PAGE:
No. 86 Squadron RAAF


No. 86 Squadron RAAF
Members of No. 86 Squadron RAAF about to take off in their Kittyhawk fighters at Merauke in April 1944
Members of No. 86 Squadron RAAF about to take off in their Kittyhawk fighters at Merauke in April 1944
BranchRoyal Australian Air Force
EngagementsNew Guinea Campaign
Squadron codeMP[1]
Aircraft flown
FighterP-40 Kittyhawk (1943–1945)
P-51 Mustang (1945)

No. 86 Squadron was a Royal Australian Air Force (RAAF) fighter squadron of World War II. The squadron was formed in March 1943 and was deployed to Merauke in Dutch New Guinea in July that year. While No. 86 Squadron was stationed at Merauke until April 1944, it saw little combat. After being transferred back to Australia its aircraft and personnel were transferred to other units, and only a nucleus of the squadron remained. While it was re-equipped with new aircraft in June 1945, the war ended before the squadron was ready for combat and it was disbanded in December 1945.


No. 86 Squadron was formed at Gawler, South Australia, on 4 March 1943 and was equipped with Curtiss P-40M Kittyhawk fighter aircraft.[2] In May that year it moved to Townsville, Queensland, in May where it completed its training.[3]

In early July 1943 No. 86 Squadron moved to Merauke in Dutch New Guinea to protect this base against Japanese air attack. Until this point the base had been protected by CAC Boomerang fighters of No. 84 Squadron flying out of Horn Island, but the completion of an airfield at Meruake allowed a Kittyhawk squadron to take on this duty. The decision to station a fighter squadron at Merauke was made in response to concerns that the Japanese could potentially attack and occupy the strategically located settlement, and the Australian Army garrison there was also expanded.[4] While there was generally little Japanese activity in the area by the time the squadron arrived, on 27 July sixteen No. 86 Squadron Kittyhawks were scrambled to intercept four Japanese aircraft which had been detected by radar. The Japanese aircraft were able to leave the area before the squadron could make contact with them, however. A force of 16 Japanese Mitsubishi G4M bombers and the same number of fighters raided Merauke on 9 September and were intercepted by 14 Kittyhawks from No. 86 Squadron. While most of the Kittyhawks suffered gun malfunctions and were unable to engage the Japanese, the squadron shot down two G4Ms and a Nakajima Ki-43 fighter without loss.[3]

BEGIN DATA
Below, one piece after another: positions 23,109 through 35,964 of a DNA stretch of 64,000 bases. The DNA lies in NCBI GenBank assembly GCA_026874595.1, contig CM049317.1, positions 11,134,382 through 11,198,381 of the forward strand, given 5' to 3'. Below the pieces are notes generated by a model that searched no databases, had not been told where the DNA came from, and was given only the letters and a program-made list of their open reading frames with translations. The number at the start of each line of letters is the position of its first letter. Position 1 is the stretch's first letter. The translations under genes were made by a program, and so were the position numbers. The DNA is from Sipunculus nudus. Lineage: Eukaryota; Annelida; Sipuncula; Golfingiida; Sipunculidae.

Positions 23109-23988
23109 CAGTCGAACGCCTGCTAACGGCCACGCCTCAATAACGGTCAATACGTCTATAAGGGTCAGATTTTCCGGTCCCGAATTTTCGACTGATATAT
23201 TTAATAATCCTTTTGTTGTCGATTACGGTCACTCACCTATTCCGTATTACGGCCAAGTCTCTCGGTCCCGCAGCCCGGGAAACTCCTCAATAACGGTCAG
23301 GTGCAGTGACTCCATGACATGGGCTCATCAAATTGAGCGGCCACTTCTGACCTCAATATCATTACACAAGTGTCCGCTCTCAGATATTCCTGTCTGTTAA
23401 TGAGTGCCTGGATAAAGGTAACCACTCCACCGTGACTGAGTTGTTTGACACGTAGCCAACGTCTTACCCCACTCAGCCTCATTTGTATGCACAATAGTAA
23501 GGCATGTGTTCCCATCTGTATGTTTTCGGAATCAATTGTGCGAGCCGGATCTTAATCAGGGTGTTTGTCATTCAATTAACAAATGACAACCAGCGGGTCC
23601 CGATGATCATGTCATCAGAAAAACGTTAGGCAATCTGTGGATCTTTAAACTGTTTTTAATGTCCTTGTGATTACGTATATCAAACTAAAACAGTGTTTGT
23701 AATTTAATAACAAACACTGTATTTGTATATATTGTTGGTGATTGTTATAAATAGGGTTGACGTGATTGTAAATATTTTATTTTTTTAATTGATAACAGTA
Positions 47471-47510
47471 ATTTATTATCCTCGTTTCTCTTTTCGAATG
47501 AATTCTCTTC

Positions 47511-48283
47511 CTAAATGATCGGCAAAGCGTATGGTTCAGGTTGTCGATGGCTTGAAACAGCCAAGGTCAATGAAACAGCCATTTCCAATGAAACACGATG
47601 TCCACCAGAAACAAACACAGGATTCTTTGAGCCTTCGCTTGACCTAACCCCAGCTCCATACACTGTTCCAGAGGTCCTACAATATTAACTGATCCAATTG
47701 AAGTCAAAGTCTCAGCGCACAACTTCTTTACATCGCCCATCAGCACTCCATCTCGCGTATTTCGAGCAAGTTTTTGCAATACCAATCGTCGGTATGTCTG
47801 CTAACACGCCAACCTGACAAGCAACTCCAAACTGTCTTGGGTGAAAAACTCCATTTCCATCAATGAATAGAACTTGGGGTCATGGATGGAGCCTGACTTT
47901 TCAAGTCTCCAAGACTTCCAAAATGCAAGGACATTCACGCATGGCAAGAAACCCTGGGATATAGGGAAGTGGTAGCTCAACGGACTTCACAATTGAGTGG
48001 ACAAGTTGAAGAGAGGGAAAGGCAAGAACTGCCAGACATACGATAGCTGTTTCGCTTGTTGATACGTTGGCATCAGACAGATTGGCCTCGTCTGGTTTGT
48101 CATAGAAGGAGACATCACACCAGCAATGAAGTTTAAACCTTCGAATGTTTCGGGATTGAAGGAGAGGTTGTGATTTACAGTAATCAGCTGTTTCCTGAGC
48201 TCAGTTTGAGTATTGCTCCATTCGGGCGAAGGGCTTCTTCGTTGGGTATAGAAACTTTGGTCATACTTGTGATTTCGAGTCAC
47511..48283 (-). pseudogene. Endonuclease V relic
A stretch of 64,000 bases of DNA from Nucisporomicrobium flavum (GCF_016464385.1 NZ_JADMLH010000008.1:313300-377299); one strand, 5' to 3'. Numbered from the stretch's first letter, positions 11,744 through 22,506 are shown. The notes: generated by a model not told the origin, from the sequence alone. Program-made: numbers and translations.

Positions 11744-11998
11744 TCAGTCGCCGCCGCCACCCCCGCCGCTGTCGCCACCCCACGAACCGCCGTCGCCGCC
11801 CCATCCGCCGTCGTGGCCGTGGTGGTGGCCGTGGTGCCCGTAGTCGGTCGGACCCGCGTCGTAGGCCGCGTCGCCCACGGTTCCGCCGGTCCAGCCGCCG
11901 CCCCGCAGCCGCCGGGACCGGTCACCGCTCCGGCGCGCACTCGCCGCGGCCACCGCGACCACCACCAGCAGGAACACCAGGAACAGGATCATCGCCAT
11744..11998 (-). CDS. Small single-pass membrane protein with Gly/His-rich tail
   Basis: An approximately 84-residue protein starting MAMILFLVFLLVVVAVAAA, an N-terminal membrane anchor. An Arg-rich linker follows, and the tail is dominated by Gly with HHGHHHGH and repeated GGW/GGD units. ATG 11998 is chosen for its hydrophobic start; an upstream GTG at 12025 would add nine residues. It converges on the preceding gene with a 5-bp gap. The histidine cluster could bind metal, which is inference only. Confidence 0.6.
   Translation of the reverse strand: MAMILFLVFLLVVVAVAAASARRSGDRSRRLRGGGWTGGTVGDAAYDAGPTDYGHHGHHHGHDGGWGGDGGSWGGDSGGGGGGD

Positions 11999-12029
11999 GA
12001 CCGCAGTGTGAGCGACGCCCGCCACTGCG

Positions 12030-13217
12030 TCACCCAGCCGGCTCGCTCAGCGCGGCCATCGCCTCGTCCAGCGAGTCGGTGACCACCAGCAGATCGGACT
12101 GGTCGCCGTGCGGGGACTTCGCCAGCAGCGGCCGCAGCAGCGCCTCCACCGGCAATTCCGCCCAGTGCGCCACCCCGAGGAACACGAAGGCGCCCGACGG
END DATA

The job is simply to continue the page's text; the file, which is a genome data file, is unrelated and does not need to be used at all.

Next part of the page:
From September 1943, the RAAF units in the Merauke–Torres Strait area had little to do as few Japanese aircraft operated in the area.[5] No. 86 Squadron next saw combat against Japanese aircraft on 22 and 23 January 1944 when it intercepted and destroyed two G4Ms and one Mitsubishi A6M Zero fighter near Cape Valsch; after these engagements the Japanese ceased sending aircraft into the Merauke area.[3]

No. 86 Squadron also undertook other tasks in addition to its air defence duties. The squadron regularly conducted patrols of the Merauke area, escorted supply ships and exercised with Australian Army units.[2] It also undertook several ground attack missions, including an operation on 31 January 1944 in which four Japanese barges were sunk in the mouth of the Lorentz River.[3] The official history of the RAAF in this period notes that although the two squadrons on Merauke and Horn Island saw little action, they "fulfilled a very useful purpose" by protecting the flank of the Allied forces in New Guinea.[6]

The squadron's tour of duty at Merauke ended on 25 April 1944, when it was replaced by No. 120 (NEI) Squadron. No. 86 Squadron subsequently moved to Strauss Airfield in the Northern Territory.[2] Shortly after it arrived, 19 of its Kittyhawks were transferred to No. 77 Squadron. This left the future of the squadron in doubt, and on 26 May it was announced that the unit was to be reduced to a cadre and its personnel used to form No. 5 Repair and Servicing Depot at Bohle River Aerodrome near Townsville, while its remaining Kittyhawks would be transferred to No. 80 Squadron. However, in June it was decided to retain No. 86 Squadron in nucleus form with a strength of two Kittyhawks and 30 personnel.[7]

In late June 1944, No. 86 Squadron moved from Bohle River Aerodrome to Macrossan. It received more Kittyhawks and undertook training, and in June 1945 began to be re-equipped with North American P-51D Mustang fighters. The squadron established detachments at Merauke and Thursday Island, but the war ended before it could move forward into the combat zones. No. 86 Squadron was disbanded at Bohle River Aerodrome on 20 December 1945.[8]


  1. ^ "RAAF Squadron Codes". Encyclopedia. Australian War Memorial. Retrieved 8 December 2013.
  2. ^ a b c RAAF Historical Section (1995), p. 92
  3. ^ a b c d Eather (1995), p. 97
  4. ^ Odgers (1968), p. 114
  5. ^ Odgers (1968), p. 116
  6. ^ Odgers (1968), p. 117
  7. ^ RAAF Historical Section (1995), pp. 92–93
  8. ^ Eather (1995), p. 98


  • Eather, Steve (1995). Flying Squadrons of the Australian Defence Force. Weston Creek: Aerospace Publications. ISBN 1-875671-15-3.
  • Odgers, George (1968) [1957]. Air War Against Japan 1943–1945. Australia in the War of 1939–1945. Series 3 – Air. Vol. 2 (reprint ed.). Canberra: Australian War Memorial. OCLC 246580191.
  • RAAF Historical Section (1995). Units of the Royal Australian Air Force. A Concise History. Volume 2 Fighter Units. Canberra: Australian Government Publishing Service. ISBN 0-644-42794-9.